• If there is one reason why it is a tad bit easier to be kinder to an Expendables film, than to, say, Kick or Jai Ho, it is the technical wizardry at their disposal. All of the most far-fetched action scenes merge live-action and CG beautifully, making it easier to suspend one’s disbelief. Real-looking ludicrousness is, after all, quite easier to buy than tacky-looking ludicrousness.

  • In an attempt to draw at least something positive from the film, one can say that it least it never drops its pace and might even keep you interested in its silliness at all times – you wonder how much harder will the makers of the film try. Hopefully, Samrat & Co will die a death with the film, and future filmmakers will think long and hard before creating such lightweight caricatures of characters who have enthralled so many generations.

  • Revolver Rani makes you feel it had the potential to be an enjoyable, out-of-the-box film. But, I doubt, with that second half there was any possible redemption.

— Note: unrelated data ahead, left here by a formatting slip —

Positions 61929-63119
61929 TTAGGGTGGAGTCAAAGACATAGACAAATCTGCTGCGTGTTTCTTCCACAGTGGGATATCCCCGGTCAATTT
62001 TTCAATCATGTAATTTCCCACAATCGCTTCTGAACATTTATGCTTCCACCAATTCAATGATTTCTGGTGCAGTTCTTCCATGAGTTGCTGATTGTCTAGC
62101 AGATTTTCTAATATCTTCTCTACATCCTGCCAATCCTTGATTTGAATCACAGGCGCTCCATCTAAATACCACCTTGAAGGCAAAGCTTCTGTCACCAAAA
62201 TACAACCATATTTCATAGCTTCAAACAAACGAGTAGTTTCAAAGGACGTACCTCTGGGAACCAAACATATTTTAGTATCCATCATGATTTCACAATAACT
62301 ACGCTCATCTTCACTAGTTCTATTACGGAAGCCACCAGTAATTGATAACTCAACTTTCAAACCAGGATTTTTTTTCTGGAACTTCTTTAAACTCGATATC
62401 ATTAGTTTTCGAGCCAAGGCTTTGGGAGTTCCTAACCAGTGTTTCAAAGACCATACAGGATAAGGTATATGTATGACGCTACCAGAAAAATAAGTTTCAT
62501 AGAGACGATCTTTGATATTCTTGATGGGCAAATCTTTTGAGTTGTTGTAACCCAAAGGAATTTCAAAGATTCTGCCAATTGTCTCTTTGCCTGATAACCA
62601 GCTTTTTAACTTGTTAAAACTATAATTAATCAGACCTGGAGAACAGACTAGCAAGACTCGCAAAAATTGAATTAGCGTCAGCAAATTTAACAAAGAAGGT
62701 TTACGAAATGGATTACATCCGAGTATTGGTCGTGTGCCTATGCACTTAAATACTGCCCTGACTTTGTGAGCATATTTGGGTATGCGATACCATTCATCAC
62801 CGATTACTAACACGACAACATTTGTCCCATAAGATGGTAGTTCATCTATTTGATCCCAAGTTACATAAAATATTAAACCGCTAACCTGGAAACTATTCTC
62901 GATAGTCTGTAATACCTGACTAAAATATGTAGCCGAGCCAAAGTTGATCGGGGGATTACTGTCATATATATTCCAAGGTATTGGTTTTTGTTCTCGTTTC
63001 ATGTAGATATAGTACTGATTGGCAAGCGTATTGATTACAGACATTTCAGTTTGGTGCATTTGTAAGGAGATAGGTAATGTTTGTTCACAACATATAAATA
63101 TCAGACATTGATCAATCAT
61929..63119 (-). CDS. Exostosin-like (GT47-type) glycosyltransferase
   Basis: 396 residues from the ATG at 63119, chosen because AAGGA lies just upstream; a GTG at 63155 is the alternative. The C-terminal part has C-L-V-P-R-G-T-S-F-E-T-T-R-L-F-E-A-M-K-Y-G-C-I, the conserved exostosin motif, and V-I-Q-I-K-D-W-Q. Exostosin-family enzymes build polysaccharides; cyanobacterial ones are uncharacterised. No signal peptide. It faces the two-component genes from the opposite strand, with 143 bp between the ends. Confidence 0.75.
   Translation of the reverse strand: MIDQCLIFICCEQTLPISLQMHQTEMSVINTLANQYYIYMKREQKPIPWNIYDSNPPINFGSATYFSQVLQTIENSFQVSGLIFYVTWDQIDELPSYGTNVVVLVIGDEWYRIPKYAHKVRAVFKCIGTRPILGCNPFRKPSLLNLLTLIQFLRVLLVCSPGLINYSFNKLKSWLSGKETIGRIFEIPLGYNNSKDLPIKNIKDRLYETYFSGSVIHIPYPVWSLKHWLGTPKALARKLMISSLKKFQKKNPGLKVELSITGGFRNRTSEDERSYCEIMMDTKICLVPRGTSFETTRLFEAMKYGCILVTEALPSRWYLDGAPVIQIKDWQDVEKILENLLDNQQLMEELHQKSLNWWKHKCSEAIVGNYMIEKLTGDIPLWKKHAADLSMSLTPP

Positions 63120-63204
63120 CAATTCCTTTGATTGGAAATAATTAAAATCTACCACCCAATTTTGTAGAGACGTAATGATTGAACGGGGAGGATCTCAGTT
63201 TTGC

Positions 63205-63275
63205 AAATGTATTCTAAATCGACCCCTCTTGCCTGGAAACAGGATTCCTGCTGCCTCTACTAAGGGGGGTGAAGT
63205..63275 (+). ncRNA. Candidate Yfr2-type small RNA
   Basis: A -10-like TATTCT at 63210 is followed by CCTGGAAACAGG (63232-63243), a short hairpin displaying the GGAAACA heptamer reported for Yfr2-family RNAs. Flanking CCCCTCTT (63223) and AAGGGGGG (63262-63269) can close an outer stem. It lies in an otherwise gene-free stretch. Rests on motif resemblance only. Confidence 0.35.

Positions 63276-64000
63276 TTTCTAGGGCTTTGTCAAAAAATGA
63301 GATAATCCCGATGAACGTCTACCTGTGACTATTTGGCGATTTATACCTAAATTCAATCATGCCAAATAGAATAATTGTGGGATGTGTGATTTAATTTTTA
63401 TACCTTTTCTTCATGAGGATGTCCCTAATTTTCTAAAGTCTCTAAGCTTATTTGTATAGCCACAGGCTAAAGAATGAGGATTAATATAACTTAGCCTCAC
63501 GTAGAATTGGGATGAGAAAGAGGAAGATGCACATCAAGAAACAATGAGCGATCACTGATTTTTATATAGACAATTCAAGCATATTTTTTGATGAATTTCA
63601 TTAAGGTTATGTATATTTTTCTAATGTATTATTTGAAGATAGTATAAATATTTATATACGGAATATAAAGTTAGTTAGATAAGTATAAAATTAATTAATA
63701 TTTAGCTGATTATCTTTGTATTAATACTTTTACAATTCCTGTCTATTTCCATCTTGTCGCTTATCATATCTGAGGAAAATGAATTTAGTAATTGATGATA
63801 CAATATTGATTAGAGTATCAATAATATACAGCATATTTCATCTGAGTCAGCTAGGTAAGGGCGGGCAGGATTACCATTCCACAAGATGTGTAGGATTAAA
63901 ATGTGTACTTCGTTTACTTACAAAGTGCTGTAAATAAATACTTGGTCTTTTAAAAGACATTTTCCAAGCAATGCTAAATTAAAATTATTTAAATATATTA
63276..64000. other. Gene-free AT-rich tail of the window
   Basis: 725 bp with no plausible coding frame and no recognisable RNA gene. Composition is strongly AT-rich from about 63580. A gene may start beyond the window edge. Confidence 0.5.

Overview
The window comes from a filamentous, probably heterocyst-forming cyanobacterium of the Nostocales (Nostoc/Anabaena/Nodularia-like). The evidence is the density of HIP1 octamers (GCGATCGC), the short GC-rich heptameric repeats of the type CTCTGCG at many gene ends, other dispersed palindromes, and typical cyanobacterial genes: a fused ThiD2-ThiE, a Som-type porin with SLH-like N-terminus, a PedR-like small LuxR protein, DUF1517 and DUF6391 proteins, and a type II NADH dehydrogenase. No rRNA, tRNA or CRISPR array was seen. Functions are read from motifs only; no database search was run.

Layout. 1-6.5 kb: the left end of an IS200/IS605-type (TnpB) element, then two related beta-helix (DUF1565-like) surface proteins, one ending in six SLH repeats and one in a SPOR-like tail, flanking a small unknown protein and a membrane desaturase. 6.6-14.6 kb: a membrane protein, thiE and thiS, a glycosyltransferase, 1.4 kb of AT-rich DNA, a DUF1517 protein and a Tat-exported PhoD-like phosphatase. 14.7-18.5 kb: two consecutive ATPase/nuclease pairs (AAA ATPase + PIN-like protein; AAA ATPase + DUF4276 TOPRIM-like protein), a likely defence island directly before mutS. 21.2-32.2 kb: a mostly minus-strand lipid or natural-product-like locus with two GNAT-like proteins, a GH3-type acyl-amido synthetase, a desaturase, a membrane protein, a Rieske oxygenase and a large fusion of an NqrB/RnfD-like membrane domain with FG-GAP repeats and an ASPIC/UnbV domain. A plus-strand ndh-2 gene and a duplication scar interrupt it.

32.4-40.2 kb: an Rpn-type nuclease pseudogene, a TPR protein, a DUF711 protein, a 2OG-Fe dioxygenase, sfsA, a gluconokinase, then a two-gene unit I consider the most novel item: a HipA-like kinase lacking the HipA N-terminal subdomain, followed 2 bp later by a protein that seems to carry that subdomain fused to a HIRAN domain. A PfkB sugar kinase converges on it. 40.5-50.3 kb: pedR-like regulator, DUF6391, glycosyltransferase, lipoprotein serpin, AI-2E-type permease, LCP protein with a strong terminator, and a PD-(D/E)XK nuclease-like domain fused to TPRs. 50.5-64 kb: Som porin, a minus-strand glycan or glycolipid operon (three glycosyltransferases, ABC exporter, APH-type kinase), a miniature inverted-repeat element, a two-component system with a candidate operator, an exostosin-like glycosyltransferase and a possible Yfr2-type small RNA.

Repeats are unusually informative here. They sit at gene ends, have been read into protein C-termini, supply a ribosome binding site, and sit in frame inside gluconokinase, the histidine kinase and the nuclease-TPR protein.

• As the film drags on and on until you’ve had enough, you almost feel thankful to see the end credits. You also wonder why this thought hasn’t yet crossed Subhash Ghai’s mind: “Even Sachin Tendulkar has retired. What am I still doing?”

  • When you walk out of 2 States, then, one isn’t likely to be absolutely gushing about it, nor will one be particularly annoyed by it. It just gives you what it promises – tolerable enough fun for just as long as it lasts.

  • You forsake logic and cinematic craft in favour of quick thrills, which the film has plenty of. You’ll either be too busy trying to guess who Neeson is chasing, or you may sit back with the realisation that no matter what, Liam Neeson is having more fun than you are.

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